- Moderna expects to deliver fewer doses of its coronavirus vaccine in 2021 than previously forecast, as longer shipping times abroad and production challenges hamper the company's ability to package and send out supplies.
- The biotech now anticipates this year it will deliver between 700 million and 800 million doses of its vaccine at the 100 microgram dose used for the primary two-shot regimen. In August, Moderna had said it could deliver between 800 million and 1 billion doses by the end of the year.
- As a result, Moderna on Thursday also cut its forecast for 2021 vaccine sales from $20 billion to between $15 and $18 billion. Some of those expected sales will shift to next year while Moderna also said it would prioritize deliveries to the World Health Organization's COVAX facility and the African Union, to which it charges a lower price per dose.
Moderna's scaled-back guidance contrasts with Pfizer, which earlier this week increased its forecast for 2021 sales of its vaccine to $36 billion. The pharmaceutical giant has greater manufacturing capacity than Moderna and expects to produce 3 billion doses this year, nearly three times as much as the smaller biotech.
Even with its lowered sales expectations, Moderna's financial windfall from the vaccine remains vast, particularly for a company that had no product on the market prior to the pandemic. Moderna has also signed $17 billion worth of advance purchase agreements for doses to be delivered next year, and claims another $5 billion in option and booster supply deals are possible.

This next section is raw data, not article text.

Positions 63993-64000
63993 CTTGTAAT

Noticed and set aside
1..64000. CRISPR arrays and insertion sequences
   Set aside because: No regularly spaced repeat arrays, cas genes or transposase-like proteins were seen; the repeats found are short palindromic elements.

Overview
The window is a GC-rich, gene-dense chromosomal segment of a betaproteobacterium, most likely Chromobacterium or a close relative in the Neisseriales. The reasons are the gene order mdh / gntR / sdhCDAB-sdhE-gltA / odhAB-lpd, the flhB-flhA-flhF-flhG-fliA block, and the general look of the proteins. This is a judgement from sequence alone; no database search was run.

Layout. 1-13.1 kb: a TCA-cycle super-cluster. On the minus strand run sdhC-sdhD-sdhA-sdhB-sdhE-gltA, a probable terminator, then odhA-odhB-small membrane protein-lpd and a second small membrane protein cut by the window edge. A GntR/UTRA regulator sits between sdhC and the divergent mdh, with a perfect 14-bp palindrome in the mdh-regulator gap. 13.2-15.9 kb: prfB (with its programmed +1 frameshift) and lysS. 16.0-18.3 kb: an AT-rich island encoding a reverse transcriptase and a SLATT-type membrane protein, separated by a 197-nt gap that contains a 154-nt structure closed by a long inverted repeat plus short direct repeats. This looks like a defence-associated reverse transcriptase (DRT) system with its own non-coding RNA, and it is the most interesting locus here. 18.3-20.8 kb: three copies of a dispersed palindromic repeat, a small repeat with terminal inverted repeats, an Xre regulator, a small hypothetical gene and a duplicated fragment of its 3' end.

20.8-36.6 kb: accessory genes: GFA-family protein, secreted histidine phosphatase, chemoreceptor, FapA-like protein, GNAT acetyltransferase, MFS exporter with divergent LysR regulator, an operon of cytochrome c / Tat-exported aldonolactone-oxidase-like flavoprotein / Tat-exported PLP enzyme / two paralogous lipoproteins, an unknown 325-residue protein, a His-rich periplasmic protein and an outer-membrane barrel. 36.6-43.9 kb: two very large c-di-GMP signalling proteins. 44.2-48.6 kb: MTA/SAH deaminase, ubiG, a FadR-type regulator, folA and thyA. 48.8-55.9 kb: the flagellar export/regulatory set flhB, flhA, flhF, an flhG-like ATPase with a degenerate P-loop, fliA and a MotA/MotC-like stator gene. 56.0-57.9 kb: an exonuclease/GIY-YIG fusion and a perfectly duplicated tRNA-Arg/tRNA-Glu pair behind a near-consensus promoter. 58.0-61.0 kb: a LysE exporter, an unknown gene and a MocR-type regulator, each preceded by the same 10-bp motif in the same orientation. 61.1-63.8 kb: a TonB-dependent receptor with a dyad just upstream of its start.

The financial success of both vaccines has drawn significant criticism to Pfizer and to Moderna for not doing more to expand access to their shots in lower- and middle-income countries, many of which have yet to vaccinate a large proportion of their citizens.
Moderna, in particular, has become a target due to its comparatively smaller supply deals outside of developed countries, and because of the extensive support it received from the U.S. government in developing its vaccine. The company recently announced plans to build a vaccine factory in Africa, but advocacy groups are pressing Moderna to share the formula for its vaccine with other manufacturers — a position ostensibly supported in some fashion by the Biden administration.
Moderna recently announced an agreement to supply 110 million doses of its vaccine to the African Union, although all but 15 million are scheduled to be delivered in 2022. Meanwhile, a supply deal with Gavi, the Vaccine Alliance, would send the group 116 million doses next year as well.
This year, however, the majority of Moderna's supply has gone to the U.S., which received 287 million of the 509 million doses delivered through September 30.
Moderna's vaccine supply updates were announced Thursday alongside earnings for the third quarter. The company recorded $3.3 billion in profits on revenue of $5 billion. Moderna now has $15 billion in cash and equivalents.
Shares in the company, which have soared sky-high this year, fell by 17% Thursday morning, as investors responded to the lowered sales expectations.